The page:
Map of life expectancy at birth from Global Education Project.

Tuesday, March 24, 2015

The Inbox

I don't know what I did to deserve it, but I am under a continual bombardment of e-mails from publicists who would have to be out of their minds to think I have any interest other than scathing, boiling contempt for their scumbag clients. The latest is a clown who claims to be the "immediate past president of the Arizona Homeopathic and Integrative Medical Association, and the clinic director of Integrative Medicine of the American Medical College of Homeopathy." He wants me to read his book about how I can detoxify myself from heavy metals through chelation therapy.

The mystery is why these con artists aren't prosecuted for fraud. If you take people's money under false pretenses, that's a crime, right? That certainly applies to homeopathy, which is utterly absurd. If you tell me you can improve my gas mileage by attaching magnets to the fuel line or some such, and accept payment in exchange, you have stolen from me and you are a criminal. If you tell me you can cure my diseases by giving me a small vial of water, or by giving me chelation therapy even though I do not, in fact, have heavy metal poisoning, you are trying to steal from me. In fact, you are risking my life and my health, sayeth the FDA:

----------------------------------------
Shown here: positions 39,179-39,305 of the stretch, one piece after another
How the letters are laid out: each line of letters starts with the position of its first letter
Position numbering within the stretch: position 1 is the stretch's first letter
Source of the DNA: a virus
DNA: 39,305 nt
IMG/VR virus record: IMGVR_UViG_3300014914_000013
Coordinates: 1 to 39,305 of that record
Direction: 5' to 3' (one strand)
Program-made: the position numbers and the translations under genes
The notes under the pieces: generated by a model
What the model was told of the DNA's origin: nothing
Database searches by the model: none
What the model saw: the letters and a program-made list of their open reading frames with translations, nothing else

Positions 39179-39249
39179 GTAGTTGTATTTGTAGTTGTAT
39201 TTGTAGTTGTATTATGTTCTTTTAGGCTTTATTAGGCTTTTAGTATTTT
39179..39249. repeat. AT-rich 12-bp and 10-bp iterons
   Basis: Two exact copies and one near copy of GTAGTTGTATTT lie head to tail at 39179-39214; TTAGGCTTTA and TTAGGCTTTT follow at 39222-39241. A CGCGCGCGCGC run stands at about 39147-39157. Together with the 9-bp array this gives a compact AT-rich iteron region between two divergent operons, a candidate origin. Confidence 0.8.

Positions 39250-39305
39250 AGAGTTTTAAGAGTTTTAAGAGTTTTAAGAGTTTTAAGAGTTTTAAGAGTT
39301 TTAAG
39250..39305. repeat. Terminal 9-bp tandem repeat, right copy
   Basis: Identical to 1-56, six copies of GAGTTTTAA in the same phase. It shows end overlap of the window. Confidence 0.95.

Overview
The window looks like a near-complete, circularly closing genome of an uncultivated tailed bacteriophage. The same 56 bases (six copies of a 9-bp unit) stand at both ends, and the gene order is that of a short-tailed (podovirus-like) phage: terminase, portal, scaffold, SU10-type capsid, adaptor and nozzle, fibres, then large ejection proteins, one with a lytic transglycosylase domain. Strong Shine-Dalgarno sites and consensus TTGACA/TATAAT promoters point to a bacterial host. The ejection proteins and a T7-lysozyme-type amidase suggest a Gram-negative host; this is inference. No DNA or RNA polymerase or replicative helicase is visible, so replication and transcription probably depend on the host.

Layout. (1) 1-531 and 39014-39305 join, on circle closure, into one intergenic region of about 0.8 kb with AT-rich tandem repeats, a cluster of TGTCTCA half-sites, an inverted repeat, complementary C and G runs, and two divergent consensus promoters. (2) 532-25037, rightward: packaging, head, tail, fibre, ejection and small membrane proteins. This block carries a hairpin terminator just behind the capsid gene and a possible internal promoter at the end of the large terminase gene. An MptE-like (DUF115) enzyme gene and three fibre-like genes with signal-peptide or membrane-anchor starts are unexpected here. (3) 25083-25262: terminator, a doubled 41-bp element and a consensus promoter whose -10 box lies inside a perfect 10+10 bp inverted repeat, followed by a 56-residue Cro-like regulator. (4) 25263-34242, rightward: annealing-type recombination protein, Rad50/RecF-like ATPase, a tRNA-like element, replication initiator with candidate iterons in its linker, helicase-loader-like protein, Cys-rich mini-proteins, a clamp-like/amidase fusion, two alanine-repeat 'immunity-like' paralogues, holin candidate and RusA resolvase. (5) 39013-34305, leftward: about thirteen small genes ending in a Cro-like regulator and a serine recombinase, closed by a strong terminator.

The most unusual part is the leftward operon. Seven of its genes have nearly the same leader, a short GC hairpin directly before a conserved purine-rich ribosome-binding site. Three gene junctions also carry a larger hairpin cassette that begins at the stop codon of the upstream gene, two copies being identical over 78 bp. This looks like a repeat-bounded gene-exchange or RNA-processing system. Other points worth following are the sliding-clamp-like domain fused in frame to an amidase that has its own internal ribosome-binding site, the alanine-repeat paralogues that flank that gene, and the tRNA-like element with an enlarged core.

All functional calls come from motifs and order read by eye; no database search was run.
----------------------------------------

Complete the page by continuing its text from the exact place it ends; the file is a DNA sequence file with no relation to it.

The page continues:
There are serious safety issues associated with chelation products, which can alter the levels of certain substances in the blood.  Even when used under medical supervision, these products can cause serious harm, including dehydration, kidney failure, and death.  
“These products are dangerously misleading because they are targeted to patients with serious conditions and limited treatment options,” said Deborah Autor, director of the Office of Compliance in the FDA’s Center for Drug Evaluation and Research. “The FDA must take a firm stand against companies who prey on the vulnerability of patients seeking hope and relief.”
The agency advises consumers to avoid non-prescription products offered for chelation or detoxification. The only FDA-approved chelating agents are available by prescription only and are approved for use in specific indications such as lead poisoning and iron overload. Procedures involving these agents carry significant risks and should be performed only under medical supervision.

This guy is a flat out criminal. He should be prosecuted. That is all.

1 comment:

Don Quixote said...

Well, I know this is off-topic, but am I the only person who thinks Ted Cruz has a really scary visage? Methinks his face looks very plastic-like, and has sort of a creepy resemblance to a circus clown. There's something weird there, not counting what's behind the face.